The Humber Suspension Bridge
Technical Information.
  The Foundations.
This suspension bridge has the north tower sited on the high water line and the south tower founded in shallow water 500 metres from the shore. On the north bank at Hessle the side span is 280 metres long with the anchorage on higher ground just north of the Hull - Doncaster railway line. The southern side span, 300 metres west of Barton Haven, is 530 metres long with the anchorage about 30 metres inshore.

On the north bank, a hard well-jointed bed of chalk comes near to the surface and is covered by a tough layer of glacially deposited chalky boulder clay. The anchorage and tower has taken advantage of the chalk for good foundations and also the boulder clay has been used to the best advantage as the basis for the approach road embankment and the toll plaza area.

The areas on the south side where both the tower and anchorage are situated, soft alluvium is underlain by beds of boulder clay, sand and gravel. At 30 metres depth, below these beds there is a deep bed of stiff, heavily fissured kimmeridge clay on which the tower and anchorage have been founded.
  The Anchorage.
At the foot of a cableThe anchorages are massive concrete structures each having two chambers in which the main cables splay out into separate strands. At the splay position, the cables are supported by steel saddles mounted on top of reinforced concrete pillars. The ends of the main cable strands are attached to steel cross-head slabs at the face of anchor blocks by strand shoes and anchor bolts. The crosshead slabs are pre-stressed against the face of the anchor block by high tensile bars anchored at the rear. The anchorages also support the ends of the side spans. Hessle Anchorage is situated on the line of the bridge about 280 metres north of the high water mark. It is 65.5 metres long x 39 metres wide and founded in the hard chalk at a depth of 21 metres below ground level. Barton Anchorage is sited 30 metres behind the river flood Bund above ground, it is similar to Hessle anchorage but the foundation is cellular,72 metres long by about 40 metres wide filled with sand and water and constructed within a framework of diaphragm walls which reach 35 metres below ground level into Kimmeridge clay. This anchorage has been designed to give an approximately uniform bearing pressure under all conditions of cable pull. Certain parts above ground level - the mass concrete infill, the architectura ribs on the anchorage and the deck slab - were not therefore cast until cable spinning was complete. Subsequently the mass concrete infill was added while the box sections for the deck were being erected.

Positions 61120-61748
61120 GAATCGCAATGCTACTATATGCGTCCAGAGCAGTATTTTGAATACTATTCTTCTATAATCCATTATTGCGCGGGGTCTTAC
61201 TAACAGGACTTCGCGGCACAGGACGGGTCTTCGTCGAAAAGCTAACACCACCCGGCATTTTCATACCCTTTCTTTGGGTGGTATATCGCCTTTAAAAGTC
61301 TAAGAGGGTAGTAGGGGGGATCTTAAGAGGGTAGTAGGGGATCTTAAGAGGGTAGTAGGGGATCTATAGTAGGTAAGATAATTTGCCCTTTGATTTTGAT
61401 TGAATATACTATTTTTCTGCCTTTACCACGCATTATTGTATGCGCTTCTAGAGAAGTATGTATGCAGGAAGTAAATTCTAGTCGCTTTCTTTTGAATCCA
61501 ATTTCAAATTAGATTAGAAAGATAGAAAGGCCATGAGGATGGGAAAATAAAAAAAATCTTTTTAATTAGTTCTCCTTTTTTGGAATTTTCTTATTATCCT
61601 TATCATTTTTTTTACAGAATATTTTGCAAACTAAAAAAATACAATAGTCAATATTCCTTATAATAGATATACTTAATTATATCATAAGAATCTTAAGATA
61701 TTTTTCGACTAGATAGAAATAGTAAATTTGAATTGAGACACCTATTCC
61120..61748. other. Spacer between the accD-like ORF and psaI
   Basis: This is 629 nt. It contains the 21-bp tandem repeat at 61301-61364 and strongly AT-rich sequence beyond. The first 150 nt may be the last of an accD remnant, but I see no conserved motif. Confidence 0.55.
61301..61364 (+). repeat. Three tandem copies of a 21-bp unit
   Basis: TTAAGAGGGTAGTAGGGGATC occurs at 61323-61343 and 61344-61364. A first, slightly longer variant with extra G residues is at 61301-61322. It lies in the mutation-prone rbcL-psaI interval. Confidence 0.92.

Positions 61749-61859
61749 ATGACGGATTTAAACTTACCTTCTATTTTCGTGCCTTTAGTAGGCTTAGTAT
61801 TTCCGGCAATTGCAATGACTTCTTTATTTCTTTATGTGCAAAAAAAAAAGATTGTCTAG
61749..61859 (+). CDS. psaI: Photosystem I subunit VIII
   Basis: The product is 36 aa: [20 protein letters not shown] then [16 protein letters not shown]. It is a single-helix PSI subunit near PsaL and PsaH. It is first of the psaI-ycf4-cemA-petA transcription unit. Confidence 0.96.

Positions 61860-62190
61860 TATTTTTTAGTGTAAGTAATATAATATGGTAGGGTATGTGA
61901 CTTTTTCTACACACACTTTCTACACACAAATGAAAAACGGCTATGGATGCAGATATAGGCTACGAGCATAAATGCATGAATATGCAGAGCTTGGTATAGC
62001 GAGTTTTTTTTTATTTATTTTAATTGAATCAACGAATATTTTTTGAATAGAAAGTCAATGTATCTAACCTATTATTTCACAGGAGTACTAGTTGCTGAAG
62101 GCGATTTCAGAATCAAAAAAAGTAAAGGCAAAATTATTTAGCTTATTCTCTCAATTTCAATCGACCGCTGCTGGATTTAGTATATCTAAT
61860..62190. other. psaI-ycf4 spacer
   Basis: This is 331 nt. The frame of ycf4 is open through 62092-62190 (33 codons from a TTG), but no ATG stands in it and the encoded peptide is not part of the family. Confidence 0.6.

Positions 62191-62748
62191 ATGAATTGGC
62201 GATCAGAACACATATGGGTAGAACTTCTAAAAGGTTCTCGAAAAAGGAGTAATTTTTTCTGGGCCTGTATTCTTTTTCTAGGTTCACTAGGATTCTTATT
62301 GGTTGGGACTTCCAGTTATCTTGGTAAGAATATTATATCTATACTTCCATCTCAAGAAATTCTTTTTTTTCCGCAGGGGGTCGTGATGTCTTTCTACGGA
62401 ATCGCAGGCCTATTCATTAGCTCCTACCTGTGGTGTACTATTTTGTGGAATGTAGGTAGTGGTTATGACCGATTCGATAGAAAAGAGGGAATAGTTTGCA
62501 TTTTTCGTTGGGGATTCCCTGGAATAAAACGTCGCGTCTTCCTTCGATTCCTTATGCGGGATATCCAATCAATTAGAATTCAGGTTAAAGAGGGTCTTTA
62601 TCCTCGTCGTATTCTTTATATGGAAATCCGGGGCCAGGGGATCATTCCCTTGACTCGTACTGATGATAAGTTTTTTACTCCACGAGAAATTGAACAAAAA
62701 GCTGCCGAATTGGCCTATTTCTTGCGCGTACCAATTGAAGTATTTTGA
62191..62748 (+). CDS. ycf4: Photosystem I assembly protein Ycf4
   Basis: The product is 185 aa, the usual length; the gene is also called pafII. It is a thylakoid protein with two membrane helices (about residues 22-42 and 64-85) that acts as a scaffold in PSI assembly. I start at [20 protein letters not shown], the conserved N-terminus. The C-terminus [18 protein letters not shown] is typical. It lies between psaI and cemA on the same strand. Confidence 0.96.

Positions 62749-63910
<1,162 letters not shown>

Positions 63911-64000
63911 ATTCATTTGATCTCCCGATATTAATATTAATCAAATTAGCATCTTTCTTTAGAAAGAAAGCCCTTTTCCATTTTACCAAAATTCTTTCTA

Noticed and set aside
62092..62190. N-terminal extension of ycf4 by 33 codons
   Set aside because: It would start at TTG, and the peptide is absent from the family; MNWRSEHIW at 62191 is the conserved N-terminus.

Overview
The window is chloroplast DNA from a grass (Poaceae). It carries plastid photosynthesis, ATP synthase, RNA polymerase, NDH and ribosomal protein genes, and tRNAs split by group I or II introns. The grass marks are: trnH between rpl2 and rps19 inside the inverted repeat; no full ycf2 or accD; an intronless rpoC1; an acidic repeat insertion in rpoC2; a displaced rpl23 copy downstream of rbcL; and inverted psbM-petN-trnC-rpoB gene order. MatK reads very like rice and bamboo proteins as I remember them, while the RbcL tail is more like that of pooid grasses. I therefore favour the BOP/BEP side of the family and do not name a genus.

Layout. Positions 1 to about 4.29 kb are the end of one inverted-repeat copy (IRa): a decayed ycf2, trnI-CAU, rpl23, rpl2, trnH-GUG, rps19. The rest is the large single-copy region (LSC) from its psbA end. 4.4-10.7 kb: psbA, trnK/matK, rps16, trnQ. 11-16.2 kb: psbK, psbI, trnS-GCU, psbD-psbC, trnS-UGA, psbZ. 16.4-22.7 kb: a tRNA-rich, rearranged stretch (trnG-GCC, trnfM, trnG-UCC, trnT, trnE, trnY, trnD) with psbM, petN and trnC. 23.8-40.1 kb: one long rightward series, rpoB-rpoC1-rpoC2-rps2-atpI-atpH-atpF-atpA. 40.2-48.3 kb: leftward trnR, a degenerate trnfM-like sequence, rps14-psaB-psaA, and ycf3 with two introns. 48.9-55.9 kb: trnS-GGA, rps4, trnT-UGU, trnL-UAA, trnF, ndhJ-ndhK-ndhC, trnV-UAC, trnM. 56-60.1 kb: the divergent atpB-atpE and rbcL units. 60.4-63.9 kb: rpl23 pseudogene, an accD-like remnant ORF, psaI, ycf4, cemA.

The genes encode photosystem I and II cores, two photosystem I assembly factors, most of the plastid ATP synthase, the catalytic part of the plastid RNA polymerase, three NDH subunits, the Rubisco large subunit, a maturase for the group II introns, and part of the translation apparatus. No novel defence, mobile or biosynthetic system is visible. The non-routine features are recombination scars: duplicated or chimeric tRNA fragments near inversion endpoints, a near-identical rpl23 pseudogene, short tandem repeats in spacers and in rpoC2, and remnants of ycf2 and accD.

Tower Foundations (Piers)
The piers are reinforced concrete structures which support the towers. Hessle Pier is situated on the high water mark. It is a reinforced concrete structure 44 metres wide x 16 metres long x 11.5 metres high and founded in hard chalk at a depth of about 8 metres below the ground level. Barton Pier is located in the river about 500 metres from the south bank. It comprises a reinforced concrete structure 16 metres thick supported on twin hollow circular cassions each about 24 metres in diameter sunk by underwater excavation and founded in Kimmeridge Clay about 36 metres below river bed level. Although heavily ballasted during construction, the caissons have been left empty in the final condition.
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